Reposted from The River Walk
The Father is looking for those who will worship him that way. For God is Spirit, so those who worship him must worship in spirit and in truth.” (John 4:23-24)
At Jesus’ trial Pontus Pilate asked one of the most important questions in the history of mankind: “What is truth.” Jesus said that the Father is looking for those who will worship Him in Spirit and in truth. I want to be one of those He is looking for so the answer to Pilate’s question is of vital importance. The fact is there are a lot of crazy ideas about what truth really is. In the past hundred years, one theory that rose to the forefront is the pragmatic theory of truth. Guys like William James and John Dewey basically said truth is something that works. It is a concept that can be applied or verified. Post modern thought has grabbed hold of this concept, twisted it, and ran with it in the wrong direction. Statements like, “Whatever works for you” or, “That’s fine for you but for me I believe…” are twisted versions of the pragmatic theory. Basically truth has become whatever a particular individual is comfortable believing.
Another theory of truth that has come to the forefront in the past few decades is the consensus theory. This states that whatever is generally agreed upon must be true. You can see this theory at play in politics. Generally the republicans believe one thing and the democrats another (or the labor and conservative parties, or the nationalist and communist parties, or…) but if both (or all) parties tend to agree on a particular issue then that must be true.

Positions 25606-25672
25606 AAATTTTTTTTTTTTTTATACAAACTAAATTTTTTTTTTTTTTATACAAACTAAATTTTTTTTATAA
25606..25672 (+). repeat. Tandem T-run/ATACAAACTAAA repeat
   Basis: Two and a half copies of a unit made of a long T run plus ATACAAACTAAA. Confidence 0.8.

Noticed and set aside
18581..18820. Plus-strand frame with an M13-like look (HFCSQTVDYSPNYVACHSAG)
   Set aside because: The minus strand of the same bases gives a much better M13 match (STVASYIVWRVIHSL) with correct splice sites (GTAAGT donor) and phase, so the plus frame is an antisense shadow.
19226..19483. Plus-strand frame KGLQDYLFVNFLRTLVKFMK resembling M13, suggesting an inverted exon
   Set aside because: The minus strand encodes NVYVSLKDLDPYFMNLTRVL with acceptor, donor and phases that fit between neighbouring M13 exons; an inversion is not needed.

Hegel and Marx both held to a theory of truth that is often still at use by historians today. They say that truth is actually an historical or social construct. We only see and know truth as such because we have been raised within a culture that has developed to understand reality through various historical or cultural lenses. Those raised in Asia Pacific would have a very different understanding of truth than someone living in North Africa or Western Europe. For the constructivist, truth varies based on a person’s culture or history.
There is also the coherence theory of truth but I would have a hard time in brief space distinguishing it from the pragmatic theory. To be honest, I really thing the pragmatists are no more than a variation of this theory which says truth is what fits a logical set of principles.
I tend to be in agreement with Aquinas on the issue of truth. Reality is what it is and truth is the process of accurately conveying objective reality through our words or thoughts. All the other views state that reality is constructed in some way by the individual or collective intellect. The correspondence theory of truth flips that. Objective reality is what it is and our responsibility is to conform our understanding to that truth. Truth isn’t shaped. We are.
When Jesus says that we must worship in spirit and in truth it is this last idea that He is speaking about. The Greek word we see used is “Aletheia” isn’t referring to a spoken truth but rather a reality. It is a truth revealed. When we worship God, we cannot simply do so however we like. The phrase, “To me God is…” has no value here. It doesn’t matter what we want to believe about God. What matters is who God is. He has revealed Himself to us and it is our responsibility to conform our intellect, and our worship, to that revelation. We don’t have a choice in the matter. In truth lies worship. In convenience or preference lies only idolatry.